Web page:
Even a novice ecommerce analyst would concur that if an ecommerce startup manages to achieve a repeat-buyer rate of 40 percent and crosses the $1 million mark in revenues after just six months of trading, it’s onto a pretty hot business idea. And this is precisely what Grand St., the New York startup aiming to become the Etsy of electronics, has done.
Etsy for electronics
Co-founder Amanda Peyton realized that there are tens of thousands of hardware startups in existence, creating seriously snazzy consumer gadgets that you simply won’t find in stores. Things like “Everpurse”, a bag that doubles as a smartphone recharger, or modular robotic kits, or “smart” dog collars. The list goes on.
After curating a small daily selection of goods since its launch last July, the startup decided last month to expand its ecommerce store into a larger marketplace for indie hardware designers. Aptly named “Marketplace”, the new initiative has a number of key features which seasoned ecommerce analysts will recognize have real potential to make it the electronics version of Etsy.
Firms with products ready for purchase can list them on Grand St, which takes an 8 percent cut of the sales. But Marketplace will also cater to indie firms which have products not quite ready to ship: they’ll be able to list their wares for pre-order up to six months before they’re consumer-ready. Grand St won’t charge for these items but it will require proof that the product has been funded and that manufacturing has started (it’s restricted first batch of firms in this category to crowdfunded projects to weed out bad actors and overlong wait times). Finally, firms wanting customer feedback on their new gizmos can list their products on Marketplace under “Beta”, where customers will be sent the item in exchange for feedback.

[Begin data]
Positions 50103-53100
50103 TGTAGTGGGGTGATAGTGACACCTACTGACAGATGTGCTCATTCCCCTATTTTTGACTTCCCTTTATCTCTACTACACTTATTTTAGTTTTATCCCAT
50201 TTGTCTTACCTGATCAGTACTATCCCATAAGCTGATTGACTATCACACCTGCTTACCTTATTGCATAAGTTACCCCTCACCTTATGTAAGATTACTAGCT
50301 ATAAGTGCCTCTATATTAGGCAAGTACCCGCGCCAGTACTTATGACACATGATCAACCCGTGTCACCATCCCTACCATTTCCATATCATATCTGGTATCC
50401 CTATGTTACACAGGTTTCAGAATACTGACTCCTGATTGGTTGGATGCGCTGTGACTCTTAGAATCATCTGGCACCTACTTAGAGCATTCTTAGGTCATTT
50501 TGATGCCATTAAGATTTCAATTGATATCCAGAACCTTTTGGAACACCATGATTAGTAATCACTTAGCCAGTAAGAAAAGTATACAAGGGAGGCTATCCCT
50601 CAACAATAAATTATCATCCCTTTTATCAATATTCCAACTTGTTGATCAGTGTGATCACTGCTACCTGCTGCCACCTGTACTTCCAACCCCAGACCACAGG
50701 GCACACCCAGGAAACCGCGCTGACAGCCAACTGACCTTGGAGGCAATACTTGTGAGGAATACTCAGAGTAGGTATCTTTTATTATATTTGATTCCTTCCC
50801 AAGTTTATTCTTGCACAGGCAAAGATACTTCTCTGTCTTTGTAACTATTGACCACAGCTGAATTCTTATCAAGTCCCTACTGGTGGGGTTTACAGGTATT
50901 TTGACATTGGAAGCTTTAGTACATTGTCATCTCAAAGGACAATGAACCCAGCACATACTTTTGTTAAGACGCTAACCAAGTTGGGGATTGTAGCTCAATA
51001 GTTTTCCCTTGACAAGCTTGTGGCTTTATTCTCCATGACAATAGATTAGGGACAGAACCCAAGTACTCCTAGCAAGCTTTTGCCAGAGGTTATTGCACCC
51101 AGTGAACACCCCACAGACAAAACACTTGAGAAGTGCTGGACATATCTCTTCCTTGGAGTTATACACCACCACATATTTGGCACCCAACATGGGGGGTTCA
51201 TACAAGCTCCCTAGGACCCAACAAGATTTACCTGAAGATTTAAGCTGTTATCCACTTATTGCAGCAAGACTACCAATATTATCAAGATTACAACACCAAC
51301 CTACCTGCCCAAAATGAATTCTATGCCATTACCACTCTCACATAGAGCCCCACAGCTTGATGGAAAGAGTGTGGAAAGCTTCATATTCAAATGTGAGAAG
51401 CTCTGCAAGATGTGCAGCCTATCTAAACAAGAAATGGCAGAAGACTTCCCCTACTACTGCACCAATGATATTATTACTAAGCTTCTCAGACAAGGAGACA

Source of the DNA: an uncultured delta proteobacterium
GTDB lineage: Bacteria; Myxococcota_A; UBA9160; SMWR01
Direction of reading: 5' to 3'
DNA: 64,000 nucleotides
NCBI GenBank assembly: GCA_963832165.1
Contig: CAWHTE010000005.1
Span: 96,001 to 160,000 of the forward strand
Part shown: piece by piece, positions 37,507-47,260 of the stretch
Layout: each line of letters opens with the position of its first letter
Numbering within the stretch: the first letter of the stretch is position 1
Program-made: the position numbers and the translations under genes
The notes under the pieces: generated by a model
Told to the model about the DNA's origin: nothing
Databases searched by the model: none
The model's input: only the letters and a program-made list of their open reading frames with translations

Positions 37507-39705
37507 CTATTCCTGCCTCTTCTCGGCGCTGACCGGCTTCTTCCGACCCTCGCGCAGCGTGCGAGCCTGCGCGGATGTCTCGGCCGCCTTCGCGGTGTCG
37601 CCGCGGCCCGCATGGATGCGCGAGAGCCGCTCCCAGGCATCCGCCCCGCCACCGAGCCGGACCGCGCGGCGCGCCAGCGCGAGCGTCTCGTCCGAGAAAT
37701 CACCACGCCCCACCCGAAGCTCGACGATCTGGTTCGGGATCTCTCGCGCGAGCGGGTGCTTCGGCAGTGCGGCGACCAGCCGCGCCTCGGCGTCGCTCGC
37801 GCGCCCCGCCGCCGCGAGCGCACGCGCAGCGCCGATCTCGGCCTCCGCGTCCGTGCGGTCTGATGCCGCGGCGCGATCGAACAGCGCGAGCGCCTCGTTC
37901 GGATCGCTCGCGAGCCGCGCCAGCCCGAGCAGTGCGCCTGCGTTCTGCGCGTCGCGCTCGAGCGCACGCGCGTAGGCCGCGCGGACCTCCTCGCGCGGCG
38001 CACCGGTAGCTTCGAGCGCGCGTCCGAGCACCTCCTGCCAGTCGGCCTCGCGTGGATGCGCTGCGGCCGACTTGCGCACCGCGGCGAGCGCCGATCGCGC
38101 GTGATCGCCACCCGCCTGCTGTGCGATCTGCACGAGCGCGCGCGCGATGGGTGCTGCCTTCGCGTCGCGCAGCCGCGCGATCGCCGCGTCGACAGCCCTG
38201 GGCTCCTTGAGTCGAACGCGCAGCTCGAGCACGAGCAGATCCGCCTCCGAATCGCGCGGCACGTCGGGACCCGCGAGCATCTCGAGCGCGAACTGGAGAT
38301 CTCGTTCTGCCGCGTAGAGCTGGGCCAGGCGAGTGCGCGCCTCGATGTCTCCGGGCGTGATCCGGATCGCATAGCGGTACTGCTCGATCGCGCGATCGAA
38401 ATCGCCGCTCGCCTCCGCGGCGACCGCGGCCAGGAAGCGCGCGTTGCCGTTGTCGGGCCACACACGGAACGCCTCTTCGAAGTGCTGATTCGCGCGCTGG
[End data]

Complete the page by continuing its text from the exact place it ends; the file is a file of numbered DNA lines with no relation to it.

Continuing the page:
A new community
The business-savvy ecommerce analyst will quickly appreciate that the indie market in consumer electronics has been hard to find, not least because of the expense involved for a small bunch of individuals to create a prototype. Crowdfunding initiatives like Kickstarter, HWTrek and Dragon Innovation have put paid to difficulties like that, however.
Grand St.’s Marketplace really does have the potential to do for indie hardware designers what Etsy did for the making and crafting community. Peyton believes it’s “the future of electronics.”